Goldman Sachs Group Inc., a self-described long-standing bear on the yen, says a turnaround is coming that will see the Japanese currency strengthen in the coming year.
Slowing U.S. growth, higher financial market volatility and the prospect of less stimulus from the Bank of Japan mean the yen should gradually climb to 108 per dollar over the next 12 months, strategists including Zach Pandl, co-head of global FX and emerging-market strategy, wrote in a note Sunday.
“A more challenging global risk environment argues for a more constructive view in 2019,” they wrote. “We have found that lower U.S. growth and higher market volatility tend to benefit the yen, even when the Federal Reserve raises rates faster than expected.”
The yen has fallen for much of the last two quarters against the greenback, reaching the year’s lowest level of 114.55 at the start of October. However, the currency strengthened last week and traded at 112.75 level on Monday, as the growing anxiety over the outlook for global growth and political risk from the U.K. to Italy spurred demand for haven assets.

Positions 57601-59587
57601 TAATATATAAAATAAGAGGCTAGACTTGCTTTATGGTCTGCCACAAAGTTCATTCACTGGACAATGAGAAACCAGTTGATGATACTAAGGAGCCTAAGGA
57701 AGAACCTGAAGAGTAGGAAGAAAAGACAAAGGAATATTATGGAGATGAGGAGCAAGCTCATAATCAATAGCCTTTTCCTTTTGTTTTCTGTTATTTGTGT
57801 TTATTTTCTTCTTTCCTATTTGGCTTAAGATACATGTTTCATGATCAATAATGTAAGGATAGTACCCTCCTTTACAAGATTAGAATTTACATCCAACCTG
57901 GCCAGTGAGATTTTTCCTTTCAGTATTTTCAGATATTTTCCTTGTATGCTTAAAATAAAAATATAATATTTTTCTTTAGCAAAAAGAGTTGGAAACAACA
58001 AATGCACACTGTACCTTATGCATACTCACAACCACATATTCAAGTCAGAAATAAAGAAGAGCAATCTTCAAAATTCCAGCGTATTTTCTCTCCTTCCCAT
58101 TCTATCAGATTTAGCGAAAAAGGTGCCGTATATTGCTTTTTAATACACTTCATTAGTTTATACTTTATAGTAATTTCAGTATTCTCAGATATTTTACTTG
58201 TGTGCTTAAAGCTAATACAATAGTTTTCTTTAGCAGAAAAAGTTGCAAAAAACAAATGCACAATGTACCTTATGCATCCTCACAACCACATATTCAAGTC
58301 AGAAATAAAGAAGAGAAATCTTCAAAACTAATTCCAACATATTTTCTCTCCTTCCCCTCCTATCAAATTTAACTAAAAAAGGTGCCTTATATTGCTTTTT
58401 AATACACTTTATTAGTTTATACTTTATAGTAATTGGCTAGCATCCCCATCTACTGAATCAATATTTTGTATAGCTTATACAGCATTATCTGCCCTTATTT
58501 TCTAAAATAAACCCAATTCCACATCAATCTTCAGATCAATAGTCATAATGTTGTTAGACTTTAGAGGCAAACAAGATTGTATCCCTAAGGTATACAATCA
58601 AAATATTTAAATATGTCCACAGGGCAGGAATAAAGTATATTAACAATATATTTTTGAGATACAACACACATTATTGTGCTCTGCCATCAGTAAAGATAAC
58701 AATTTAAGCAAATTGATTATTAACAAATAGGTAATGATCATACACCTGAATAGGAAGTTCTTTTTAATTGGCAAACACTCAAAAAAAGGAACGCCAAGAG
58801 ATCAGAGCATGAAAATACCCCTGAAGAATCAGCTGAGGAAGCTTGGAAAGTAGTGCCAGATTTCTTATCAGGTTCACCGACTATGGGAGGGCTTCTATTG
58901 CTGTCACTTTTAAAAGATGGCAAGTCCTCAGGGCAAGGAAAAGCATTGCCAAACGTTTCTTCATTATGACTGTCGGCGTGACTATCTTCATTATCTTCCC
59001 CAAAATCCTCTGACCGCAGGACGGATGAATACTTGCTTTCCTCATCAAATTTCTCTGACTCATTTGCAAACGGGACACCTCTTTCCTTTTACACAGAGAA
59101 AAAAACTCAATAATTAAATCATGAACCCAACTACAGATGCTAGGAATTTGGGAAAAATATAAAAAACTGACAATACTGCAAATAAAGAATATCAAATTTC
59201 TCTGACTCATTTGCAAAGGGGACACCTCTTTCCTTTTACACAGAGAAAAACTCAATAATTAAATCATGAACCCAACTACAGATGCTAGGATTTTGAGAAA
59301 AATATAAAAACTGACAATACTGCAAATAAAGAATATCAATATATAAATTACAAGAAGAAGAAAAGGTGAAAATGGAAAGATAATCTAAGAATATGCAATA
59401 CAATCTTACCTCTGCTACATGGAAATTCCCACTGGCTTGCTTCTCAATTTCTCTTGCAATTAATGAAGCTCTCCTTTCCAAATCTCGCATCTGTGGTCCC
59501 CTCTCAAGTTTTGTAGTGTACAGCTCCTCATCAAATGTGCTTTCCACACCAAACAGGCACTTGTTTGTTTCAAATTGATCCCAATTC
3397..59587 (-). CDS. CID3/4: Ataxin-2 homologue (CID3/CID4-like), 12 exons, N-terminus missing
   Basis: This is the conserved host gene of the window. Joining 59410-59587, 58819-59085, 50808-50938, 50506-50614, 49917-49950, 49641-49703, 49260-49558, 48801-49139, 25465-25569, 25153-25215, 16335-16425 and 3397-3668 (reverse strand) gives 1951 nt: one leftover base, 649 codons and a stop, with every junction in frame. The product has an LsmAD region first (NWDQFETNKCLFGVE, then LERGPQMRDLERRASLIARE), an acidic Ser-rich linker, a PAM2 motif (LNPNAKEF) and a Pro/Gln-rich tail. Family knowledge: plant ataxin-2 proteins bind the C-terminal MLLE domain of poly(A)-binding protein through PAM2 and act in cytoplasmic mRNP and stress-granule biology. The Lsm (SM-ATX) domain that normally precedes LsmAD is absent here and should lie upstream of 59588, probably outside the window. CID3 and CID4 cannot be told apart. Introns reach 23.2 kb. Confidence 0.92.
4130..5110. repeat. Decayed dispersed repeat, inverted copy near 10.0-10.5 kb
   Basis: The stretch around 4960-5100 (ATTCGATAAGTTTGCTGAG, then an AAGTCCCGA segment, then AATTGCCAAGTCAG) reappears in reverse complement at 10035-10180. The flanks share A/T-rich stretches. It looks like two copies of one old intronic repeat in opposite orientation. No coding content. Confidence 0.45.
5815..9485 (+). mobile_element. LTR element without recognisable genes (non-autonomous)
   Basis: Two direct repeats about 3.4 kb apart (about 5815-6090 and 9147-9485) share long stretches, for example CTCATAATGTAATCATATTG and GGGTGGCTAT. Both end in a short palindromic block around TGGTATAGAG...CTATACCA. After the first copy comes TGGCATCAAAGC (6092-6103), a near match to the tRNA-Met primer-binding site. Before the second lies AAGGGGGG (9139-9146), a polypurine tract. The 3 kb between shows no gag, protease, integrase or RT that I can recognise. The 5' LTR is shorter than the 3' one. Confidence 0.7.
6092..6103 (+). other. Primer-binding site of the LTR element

Goldman strategists see the yen strengthening to 112, 110 and finally 108 over the next three, six and 12 months respectively, the report said.
While Goldman’s economists don’t expect major policy changes next year, the Bank of Japan may be hinting at its intention to further downsize monetary easing in the future, according to the note. In comments after a speech Monday, BOJ Governor Haruhiko Kuroda said the central bank was determined to continue its current easing policy.
In addition, trade negotiations between the U.S. and Japan could “increase the White House’s focus” on the yen’s weakness, given the currency remains on the U.S. Treasury’s monitoring list, the strategists wrote.
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